Walmart gained patent to eavesdrop on shoppers – Where are the benefits?

The retail giant Walmart gained the patent to eavesdrop on shoppers and record audio signals in their stores. In a time where data privacy and and scandals around Facebook are really common, this development is not surprising. But what are the benefits after one year?  And in addition the question comes up, where might businesses and employees draw a line?

The benefits for Walmart are quiet clear. The system is capable of detecting almost all sounds: Voices, signals and sounds at the checkout. The the goals is to improve the evaluation of checkout and to increase employee performance and customer satisfaction. The whole system should improve the shopping efficiency

Anyway the discussion should not end at this point. The protection of privacy in public is once more heavily disturbed. And there seems no way to stop the big machinery. Where should employees and customers draw a line? Is there no other possibility to gain higher customer satisfaction rates. Is it not possible to simply ask for customer satisfaction in surveys? But the technological machinery seems unstoppable. It seems much easier to record instead of asking directly. Furthermore the recorded customer opinion might be way more authentic then a biased survey. The question is, if this kind of observation is still compatible with privacy rights.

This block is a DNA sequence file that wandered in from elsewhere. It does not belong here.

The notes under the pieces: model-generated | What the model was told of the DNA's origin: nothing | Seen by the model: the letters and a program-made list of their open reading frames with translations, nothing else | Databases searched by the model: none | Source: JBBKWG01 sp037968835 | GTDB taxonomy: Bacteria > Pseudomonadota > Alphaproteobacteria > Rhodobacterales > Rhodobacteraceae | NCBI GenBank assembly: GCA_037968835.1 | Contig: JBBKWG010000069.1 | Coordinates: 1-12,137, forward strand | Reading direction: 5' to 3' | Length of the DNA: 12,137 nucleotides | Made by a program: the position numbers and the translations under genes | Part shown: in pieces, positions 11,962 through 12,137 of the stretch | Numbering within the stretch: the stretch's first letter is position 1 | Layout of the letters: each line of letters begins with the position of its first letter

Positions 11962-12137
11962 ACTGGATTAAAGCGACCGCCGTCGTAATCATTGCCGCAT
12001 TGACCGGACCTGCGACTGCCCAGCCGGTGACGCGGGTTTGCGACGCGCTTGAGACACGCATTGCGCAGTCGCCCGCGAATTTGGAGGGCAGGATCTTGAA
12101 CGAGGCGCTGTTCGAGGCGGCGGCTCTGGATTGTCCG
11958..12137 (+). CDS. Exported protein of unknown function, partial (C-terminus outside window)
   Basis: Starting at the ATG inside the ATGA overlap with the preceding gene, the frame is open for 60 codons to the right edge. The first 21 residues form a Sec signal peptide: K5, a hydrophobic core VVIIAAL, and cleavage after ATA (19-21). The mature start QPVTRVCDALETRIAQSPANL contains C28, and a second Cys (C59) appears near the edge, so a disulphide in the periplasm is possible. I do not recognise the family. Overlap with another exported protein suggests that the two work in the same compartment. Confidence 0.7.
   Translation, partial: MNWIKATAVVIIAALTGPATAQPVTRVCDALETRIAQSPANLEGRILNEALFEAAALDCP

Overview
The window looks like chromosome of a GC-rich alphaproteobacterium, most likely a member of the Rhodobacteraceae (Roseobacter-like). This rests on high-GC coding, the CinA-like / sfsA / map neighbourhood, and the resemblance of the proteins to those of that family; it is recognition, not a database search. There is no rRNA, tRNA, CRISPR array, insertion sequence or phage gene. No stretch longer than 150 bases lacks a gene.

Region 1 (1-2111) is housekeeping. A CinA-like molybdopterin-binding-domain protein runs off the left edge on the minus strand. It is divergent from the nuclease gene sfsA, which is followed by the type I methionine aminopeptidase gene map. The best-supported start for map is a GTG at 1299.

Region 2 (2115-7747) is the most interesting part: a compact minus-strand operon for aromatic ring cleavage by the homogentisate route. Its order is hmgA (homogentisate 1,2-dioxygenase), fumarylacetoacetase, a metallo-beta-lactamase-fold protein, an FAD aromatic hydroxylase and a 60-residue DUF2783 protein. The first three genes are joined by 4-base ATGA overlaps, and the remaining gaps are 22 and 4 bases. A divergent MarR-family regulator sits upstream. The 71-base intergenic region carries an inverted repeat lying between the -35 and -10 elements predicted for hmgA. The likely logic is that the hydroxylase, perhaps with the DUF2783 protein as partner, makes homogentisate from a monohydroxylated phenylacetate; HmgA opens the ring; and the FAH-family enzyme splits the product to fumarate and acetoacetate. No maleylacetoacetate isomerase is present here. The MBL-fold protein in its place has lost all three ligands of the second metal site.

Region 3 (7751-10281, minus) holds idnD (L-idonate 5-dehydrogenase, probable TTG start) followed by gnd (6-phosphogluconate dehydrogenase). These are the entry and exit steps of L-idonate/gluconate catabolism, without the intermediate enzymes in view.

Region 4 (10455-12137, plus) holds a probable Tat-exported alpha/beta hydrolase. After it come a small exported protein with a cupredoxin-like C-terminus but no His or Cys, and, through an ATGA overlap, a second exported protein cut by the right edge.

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But this is not the only step where Walmart is coming really close. The next part is the most convenient delivery of food and grocery directly to the customers fridge. The usage of body cams is modern but really a sensitive issue to data privacy if you enter customer’s homes. The problem is how Walmart can guarantee data privacy and protect it. And can customers still feel good in an environment where every sound is recorded?


The retailer might be able to track customer conversations about products and also the number of bought products. The real time possibilities might enhance the capability to react on certain market flows and customer streams in a more adequate way. The prediction of shoppers and the way they purchase might become easier.  In addition employees might improve their performance as well. 


Although new patents and new technologies and processes are sometimes effective and innovative, sometimes the question comes up if the cost of giving up on privacy is not to high. The patent Walmart just received to eavesdrop on shoppers is interesting. But it is undoubtedly intrusive to customer privacy. The effects on optimizing are clear as well. The question might be if Walmart is able to protect privacy data the right way.

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